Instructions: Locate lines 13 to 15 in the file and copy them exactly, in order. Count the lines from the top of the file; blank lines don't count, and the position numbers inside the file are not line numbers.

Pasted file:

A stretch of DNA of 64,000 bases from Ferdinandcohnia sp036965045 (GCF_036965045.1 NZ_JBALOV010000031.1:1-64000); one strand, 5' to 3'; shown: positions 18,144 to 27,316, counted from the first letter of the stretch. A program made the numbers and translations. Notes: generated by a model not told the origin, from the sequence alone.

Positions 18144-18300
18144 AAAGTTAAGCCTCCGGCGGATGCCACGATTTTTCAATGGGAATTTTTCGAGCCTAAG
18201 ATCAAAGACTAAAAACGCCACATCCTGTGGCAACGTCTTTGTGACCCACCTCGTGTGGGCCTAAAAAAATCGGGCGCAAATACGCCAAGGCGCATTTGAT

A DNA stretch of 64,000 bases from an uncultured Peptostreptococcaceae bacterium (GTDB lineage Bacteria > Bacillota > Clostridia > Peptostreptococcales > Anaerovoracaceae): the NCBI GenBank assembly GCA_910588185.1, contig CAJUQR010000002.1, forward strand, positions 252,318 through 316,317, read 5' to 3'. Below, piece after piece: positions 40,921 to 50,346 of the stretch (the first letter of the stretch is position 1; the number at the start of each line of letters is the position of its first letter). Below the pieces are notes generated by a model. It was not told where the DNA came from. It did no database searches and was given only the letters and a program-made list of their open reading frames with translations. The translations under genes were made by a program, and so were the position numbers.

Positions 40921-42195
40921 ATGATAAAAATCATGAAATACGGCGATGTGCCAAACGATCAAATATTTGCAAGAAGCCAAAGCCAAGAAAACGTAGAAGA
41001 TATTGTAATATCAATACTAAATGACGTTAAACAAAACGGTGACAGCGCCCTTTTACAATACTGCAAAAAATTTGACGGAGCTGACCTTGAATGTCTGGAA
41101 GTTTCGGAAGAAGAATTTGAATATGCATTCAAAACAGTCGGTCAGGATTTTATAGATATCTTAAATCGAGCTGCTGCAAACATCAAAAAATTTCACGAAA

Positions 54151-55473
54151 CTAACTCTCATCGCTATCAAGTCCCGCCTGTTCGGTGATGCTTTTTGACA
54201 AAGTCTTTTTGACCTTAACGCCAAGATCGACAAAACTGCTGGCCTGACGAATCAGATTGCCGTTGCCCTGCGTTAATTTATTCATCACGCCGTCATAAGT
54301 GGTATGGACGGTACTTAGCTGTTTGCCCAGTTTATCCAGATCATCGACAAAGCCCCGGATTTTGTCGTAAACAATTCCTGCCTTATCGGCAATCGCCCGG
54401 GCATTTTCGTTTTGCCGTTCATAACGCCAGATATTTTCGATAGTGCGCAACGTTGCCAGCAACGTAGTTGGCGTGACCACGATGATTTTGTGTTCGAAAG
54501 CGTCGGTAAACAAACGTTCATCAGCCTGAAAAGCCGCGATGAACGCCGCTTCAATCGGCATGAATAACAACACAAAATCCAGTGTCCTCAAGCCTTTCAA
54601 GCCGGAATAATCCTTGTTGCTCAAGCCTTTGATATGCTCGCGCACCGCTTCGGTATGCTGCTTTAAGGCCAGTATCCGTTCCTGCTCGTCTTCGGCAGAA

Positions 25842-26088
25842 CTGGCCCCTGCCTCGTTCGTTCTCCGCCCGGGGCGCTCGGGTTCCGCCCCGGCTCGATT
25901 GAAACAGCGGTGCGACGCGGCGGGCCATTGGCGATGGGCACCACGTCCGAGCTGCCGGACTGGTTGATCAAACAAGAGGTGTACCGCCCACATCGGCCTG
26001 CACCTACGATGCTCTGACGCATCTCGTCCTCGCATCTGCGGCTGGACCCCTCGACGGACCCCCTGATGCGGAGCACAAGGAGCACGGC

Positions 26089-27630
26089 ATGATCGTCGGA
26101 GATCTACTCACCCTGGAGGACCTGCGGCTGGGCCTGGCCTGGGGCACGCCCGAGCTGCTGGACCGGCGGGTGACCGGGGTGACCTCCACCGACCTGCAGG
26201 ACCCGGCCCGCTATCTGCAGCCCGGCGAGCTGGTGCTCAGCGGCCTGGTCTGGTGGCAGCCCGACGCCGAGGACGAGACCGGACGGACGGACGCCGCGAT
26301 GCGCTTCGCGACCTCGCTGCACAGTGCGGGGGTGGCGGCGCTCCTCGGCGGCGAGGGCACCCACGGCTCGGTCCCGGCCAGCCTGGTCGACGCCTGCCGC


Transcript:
54301 GGTATGGACGGTACTTAGCTGTTTGCCCAGTTTATCCAGATCATCGACAAAGCCCCGGATTTTGTCGTAAACAATTCCTGCCTTATCGGCAATCGCCCGG
54401 GCATTTTCGTTTTGCCGTTCATAACGCCAGATATTTTCGATAGTGCGCAACGTTGCCAGCAACGTAGTTGGCGTGACCACGATGATTTTGTGTTCGAAAG
54501 CGTCGGTAAACAAACGTTCATCAGCCTGAAAAGCCGCGATGAACGCCGCTTCAATCGGCATGAATAACAACACAAAATCCAGTGTCCTCAAGCCTTTCAA